of 1961 Alumni Page
up in New York City and Levittown, New York. In 1965, I graduated from The
American University in Washington, D.C. with a Bachelor's Degree in Government.
From 1965 to 1967, I was a Peace Corps volunteer in Liberia, West Africa. In
1970, I graduated from New York University School of Law. During my last two
years in law school I went at night and worked my way through by teaching junior
high school in the South Bronx in New York City. My first job after law school
was a clerkship with Herbert M. Schwab, the Chief Judge of the Oregon Court of
Appeals. From 1972 until 1996, I was in private practice in Portland, Oregon,
specializing in criminal defense at the trial and appellate levels. As an
appellate attorney I have appeared before the United States Supreme Court, the
United States Court of Appeals for the Ninth Circuit, the Oregon Supreme Court
and the Oregon Court of Appeals. As a trial attorney, I handled all sorts of
criminal cases in state and federal court and I have represented approximately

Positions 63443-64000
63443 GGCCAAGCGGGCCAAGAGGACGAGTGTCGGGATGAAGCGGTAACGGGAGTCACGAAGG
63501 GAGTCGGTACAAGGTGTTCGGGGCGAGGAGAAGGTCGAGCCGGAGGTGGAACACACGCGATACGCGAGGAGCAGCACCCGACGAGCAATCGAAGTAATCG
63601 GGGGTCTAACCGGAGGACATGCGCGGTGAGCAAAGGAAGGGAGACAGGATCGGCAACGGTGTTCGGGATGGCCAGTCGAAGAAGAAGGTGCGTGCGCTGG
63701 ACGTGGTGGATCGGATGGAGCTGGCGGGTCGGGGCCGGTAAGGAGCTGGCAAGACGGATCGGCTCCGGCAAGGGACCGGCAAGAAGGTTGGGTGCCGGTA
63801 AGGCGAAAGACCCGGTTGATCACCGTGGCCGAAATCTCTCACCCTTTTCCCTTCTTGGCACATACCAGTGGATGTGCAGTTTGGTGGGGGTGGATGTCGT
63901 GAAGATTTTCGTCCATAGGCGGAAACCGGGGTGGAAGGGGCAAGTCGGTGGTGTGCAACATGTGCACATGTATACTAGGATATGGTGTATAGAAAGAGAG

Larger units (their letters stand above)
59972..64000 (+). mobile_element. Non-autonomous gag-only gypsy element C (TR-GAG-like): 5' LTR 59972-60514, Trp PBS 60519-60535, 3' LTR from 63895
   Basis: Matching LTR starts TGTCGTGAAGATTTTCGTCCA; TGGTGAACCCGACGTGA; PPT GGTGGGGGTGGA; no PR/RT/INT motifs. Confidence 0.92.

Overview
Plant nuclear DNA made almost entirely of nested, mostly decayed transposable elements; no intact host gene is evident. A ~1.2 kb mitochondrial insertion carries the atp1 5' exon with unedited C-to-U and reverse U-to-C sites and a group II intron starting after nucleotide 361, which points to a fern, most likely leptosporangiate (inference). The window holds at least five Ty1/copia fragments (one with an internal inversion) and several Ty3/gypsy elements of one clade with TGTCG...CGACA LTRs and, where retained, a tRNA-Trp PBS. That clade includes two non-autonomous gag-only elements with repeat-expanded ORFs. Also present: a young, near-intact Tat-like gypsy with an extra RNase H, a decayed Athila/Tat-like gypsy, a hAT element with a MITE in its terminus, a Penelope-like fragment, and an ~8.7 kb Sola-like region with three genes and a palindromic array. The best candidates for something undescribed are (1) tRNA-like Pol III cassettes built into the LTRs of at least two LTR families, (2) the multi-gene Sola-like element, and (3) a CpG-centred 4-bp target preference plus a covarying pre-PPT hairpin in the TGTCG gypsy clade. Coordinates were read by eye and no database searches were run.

30 people charged with homicide, including several who have faced the death
penalty. I was the first Oregon attorney to use the Battered Women's Syndrome to
defend a battered woman accused of murdering her spouse.
Since 1996, I have been writing full-time. All twelve of my novels have been New
York Times bestsellers. Heartstone, my first novel, was nominated for an Edgar
for best original paperback mystery of 1978 by the Mystery Writers of America.
My second novel, The Last Innocent Man, was made into an HBO movie. Gone, But
Not Forgotten has been sold to more than 25 foreign publishers and debuted as a
miniseries in 2004. After Dark, The Burning Man, The Undertaker's Widow, Wild
Justice, The Associate, Ties That Bind and Sleeping Beauty were also New York
Times bestsellers and selections or main selections of the major book clubs.
In addition to my novels, I have published short stories and non-fiction
articles in magazines and law journals. My short story, The Jailhouse Lawyer ,
was selected for the anthology 1999, The Best American Mystery Stories.
Since 1996, I've been the President and Chairman of the Board of Chess for
Success, a non-profit charity that uses chess to teach study skills to
elementary and middle school children in Title I schools.
I have been happily married to Doreen Margolin since 1968 and have two terrific
children, Ami and Daniel.
Addendum: Doreen passed away on January 8th, 2007.
Back to YEARBOOK